The Rt. Hon. Sir John Major KG CH

Prime Minister of Great Britain and Northern Ireland 1990-1997

1996Prime Minister (1990-1997)

PMQT – 13 June 1996

Below is the text of Prime Minister’s Question Time from 13th June 1996.




Q1. Mr. Jacques Arnold: To ask the Prime Minister if he will list his official engagements for Thursday 13 June.

The Prime Minister (Mr. John Major): This morning I presided at a meeting of the Cabinet and had meetings with ministerial colleagues and others. In addition to my duties in the House, I shall be having further meetings later today.

Mr. Arnold: Is it not increasingly clear that the Government’s firm and resolute management of the British economy has created the best performing economy in Europe? Would it not be a crying tragedy if that were thrown away by tying up British industry in red tape and by transferring our monetary policy–and, indeed, our gold reserves–to Frankfurt, which is what would follow a Labour Government’s subscription to the social chapter and a single currency?

The Prime Minister: The economy is doing very well. I agree entirely with my hon. Friend’s analysis of the impact of the Labour party’s alternative policies. In the past few days, we have had two separate illustrations of how well the economy is doing: first, the excellent news about jobs; secondly, the excellent news about inflation. We are now in the fifth year of steady growth, and that is what will deliver continuing prosperity.

Mr. Blair: Will the Prime Minister confirm the following? Is it true that two of his Back Benchers gave the Government an ultimatum on Monday that, unless they received firm assurances that the accident and emergency department at Edgware hospital would be replaced by a full emergency unit, they would withdraw support from the Government; secondly, that the ultimatum was to expire last night; thirdly, that they then met the Health Secretary; and, fourthly, that they now say that they have been given those assurances and have withdrawn the ultimatum? Is that substantially true? If it is, is it not a disreputable way in which to run a Government?

The Prime Minister: No, it is not substantially true, and I have to say that there is no possibility of the Government responding to approaches of that sort from any hon. Member. We do not respond to such activities and we will not respond to such activities. I hope that the right hon. Gentleman is reassured.

Mr. Blair: No, Madam Speaker, I am not reassured. Which of the facts that I have just listed does the right hon. Gentleman dispute? We know that the ultimatum was given. That is a matter of record. We know that the ultimatum was withdrawn, and the two Conservative Members concerned say that they have been given the assurance that the full emergency unit will now be given. What are we to make of this? Was it one of life’s happy coincidences?

I would like to ask the Prime Minister, specifically, were those Conservative Members given the assurance that they say they were given by the Secretary of State for Health–that the accident and emergency department would be replaced with full emergency cover, details to be announced later? Were they given that assurance by the Secretary of State for Health or not?

The Prime Minister: The right hon. Gentleman is distorting and misunderstanding, and I shall try to explain it to him. A lot of people have made representations about Edgware–local medical people, local churches, my hon. Friends and many others. My right hon. Friend the Secretary of State has listened carefully, but he has made it clear that we will not retain the accident and emergency department at Edgware hospital. We will not retain it, and it is the gravamen of the charge that that is what he was asked to do. The policy that we are following is the policy that we have been pursuing for some time.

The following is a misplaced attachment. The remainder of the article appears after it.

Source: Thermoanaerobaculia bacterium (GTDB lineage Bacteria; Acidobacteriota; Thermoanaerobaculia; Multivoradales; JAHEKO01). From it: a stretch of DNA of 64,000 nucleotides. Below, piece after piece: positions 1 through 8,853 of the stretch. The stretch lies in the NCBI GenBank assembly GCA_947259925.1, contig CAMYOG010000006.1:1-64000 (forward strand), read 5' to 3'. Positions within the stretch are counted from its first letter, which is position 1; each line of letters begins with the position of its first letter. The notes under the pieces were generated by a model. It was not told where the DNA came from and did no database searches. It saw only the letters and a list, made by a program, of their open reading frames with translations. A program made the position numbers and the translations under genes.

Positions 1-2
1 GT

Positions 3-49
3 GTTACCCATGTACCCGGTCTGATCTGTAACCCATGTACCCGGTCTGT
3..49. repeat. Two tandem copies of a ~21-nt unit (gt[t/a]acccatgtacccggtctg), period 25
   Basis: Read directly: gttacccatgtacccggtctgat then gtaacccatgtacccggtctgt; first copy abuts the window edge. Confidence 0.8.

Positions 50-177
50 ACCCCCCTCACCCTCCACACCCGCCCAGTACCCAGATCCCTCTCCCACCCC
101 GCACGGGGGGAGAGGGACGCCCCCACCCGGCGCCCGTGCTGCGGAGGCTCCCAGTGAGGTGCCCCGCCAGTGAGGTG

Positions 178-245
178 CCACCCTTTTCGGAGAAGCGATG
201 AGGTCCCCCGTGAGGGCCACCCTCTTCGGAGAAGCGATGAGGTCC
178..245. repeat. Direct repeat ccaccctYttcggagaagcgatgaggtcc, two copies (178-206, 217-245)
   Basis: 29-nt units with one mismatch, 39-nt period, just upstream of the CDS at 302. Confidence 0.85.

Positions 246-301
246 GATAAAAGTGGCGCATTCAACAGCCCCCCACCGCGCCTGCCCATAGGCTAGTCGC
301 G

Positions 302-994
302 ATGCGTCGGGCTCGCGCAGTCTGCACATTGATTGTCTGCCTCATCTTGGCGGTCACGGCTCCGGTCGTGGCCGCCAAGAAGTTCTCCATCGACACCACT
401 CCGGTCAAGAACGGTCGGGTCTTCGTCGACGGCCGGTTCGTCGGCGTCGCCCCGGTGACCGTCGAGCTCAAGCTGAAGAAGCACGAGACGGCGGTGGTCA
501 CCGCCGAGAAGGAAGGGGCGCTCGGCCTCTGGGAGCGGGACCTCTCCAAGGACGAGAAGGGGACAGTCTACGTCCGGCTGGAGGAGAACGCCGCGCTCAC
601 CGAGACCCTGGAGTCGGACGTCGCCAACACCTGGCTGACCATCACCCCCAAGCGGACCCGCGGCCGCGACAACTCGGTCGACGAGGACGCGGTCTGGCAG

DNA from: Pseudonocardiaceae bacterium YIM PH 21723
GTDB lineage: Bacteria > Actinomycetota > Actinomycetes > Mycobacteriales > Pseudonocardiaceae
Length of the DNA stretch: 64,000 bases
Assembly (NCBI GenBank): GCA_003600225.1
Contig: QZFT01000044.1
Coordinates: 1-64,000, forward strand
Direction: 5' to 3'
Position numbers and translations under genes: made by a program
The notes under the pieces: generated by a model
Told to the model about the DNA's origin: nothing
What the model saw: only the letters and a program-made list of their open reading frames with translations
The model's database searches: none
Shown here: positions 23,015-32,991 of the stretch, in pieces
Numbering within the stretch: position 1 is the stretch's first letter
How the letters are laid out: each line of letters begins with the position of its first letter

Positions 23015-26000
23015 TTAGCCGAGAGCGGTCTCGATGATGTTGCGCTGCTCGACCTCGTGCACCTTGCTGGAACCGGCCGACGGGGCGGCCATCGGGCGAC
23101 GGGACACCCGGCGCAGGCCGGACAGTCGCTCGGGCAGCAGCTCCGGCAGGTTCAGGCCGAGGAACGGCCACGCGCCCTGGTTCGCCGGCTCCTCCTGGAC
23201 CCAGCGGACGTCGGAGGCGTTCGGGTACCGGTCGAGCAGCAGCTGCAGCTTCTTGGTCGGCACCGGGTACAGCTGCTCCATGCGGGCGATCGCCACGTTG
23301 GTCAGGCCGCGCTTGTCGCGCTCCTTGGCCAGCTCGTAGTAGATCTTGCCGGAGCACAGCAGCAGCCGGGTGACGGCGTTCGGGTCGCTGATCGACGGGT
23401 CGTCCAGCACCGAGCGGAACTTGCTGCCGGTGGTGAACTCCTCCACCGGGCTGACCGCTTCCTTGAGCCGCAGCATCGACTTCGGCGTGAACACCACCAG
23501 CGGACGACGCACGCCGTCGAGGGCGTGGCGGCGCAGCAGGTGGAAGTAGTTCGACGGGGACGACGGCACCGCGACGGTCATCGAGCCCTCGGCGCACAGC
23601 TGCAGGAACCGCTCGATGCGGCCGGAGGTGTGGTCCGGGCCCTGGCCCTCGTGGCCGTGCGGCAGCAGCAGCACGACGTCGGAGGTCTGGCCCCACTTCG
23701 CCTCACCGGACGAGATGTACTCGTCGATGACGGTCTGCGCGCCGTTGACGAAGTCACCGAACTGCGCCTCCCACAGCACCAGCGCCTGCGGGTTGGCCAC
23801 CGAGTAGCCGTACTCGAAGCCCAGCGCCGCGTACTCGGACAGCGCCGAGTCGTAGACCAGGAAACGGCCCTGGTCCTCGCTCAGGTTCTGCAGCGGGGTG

Mr. Mackinlay: Closing hospitals.

The Prime Minister: Not closing hospitals; providing better facilities–[Interruption.]

Madam Speaker: Order. The hon. Member for Thurrock (Mr. Mackinlay) must come to order.

The Prime Minister: –for hospitals in London and elsewhere; facilities utterly run down when the Government took power in 1979.

Mr. Blair: The Prime Minister has not answered the question about whether such an assurance has been given. [Interruption.] He has not answered it. When he gets to his feet again, let him say, yes or no, whether such an assurance was given. [Interruption.] Have Conservative Members any idea of the anger that people feel at the way in which decisions are taken when such closures are happening all round the country? [Interruption.]

Madam Speaker: Order. The hon. Member for Gravesham (Mr. Arnold), along with other hon. Members, must come to order. [Interruption.] The hon. Member for Ealing, North (Mr. Greenway) must also come to order.

Mr. Harry Greenway: What about the hon. Member for Thurrock (Mr. Mackinlay)?

Madam Speaker: Order. I have just called the hon. Member for Thurrock to order.

Mr. Blair: I think that most people know that the way to save the health service is not to have Back-Bench Tory Members of Parliament pressuring a weak Government, but the election of a Government committed to the NHS.

I repeat: will the Prime Minister answer that question? Is he aware of the contempt that people feel for a Government whose policies now seem to be determined solely by the imprint of the last person who sat on him? Will not they conclude that this is a Government with no thought for the national interest and no purpose but survival?

The Prime Minister: The right hon. Gentleman’s cheap insults do not provide arguments or enlightenment. I answered the question earlier. The problem for the right hon. Gentleman is that he did not get the answer that he wanted.

My right hon. Friend the Secretary of State for Health announced as long ago as last December that he was discussing the nature of the casualty service. He has not given an assurance to retain the accident and emergency department at Edgware and the right hon. Gentleman knows that.

The Government’s spending on the national health service is at a record level–£116 million every day, £5 million every hour, £81,000 every minute. That is a commitment of which to be proud, and it will be retained by this Government in this Parliament–and in the next.


Q2. Mrs. Peacock: To ask the Prime Minister if he will list his official engagements for Thursday 13 June.

The Prime Minister: I refer my hon. Friend to the reply that I gave some moments ago.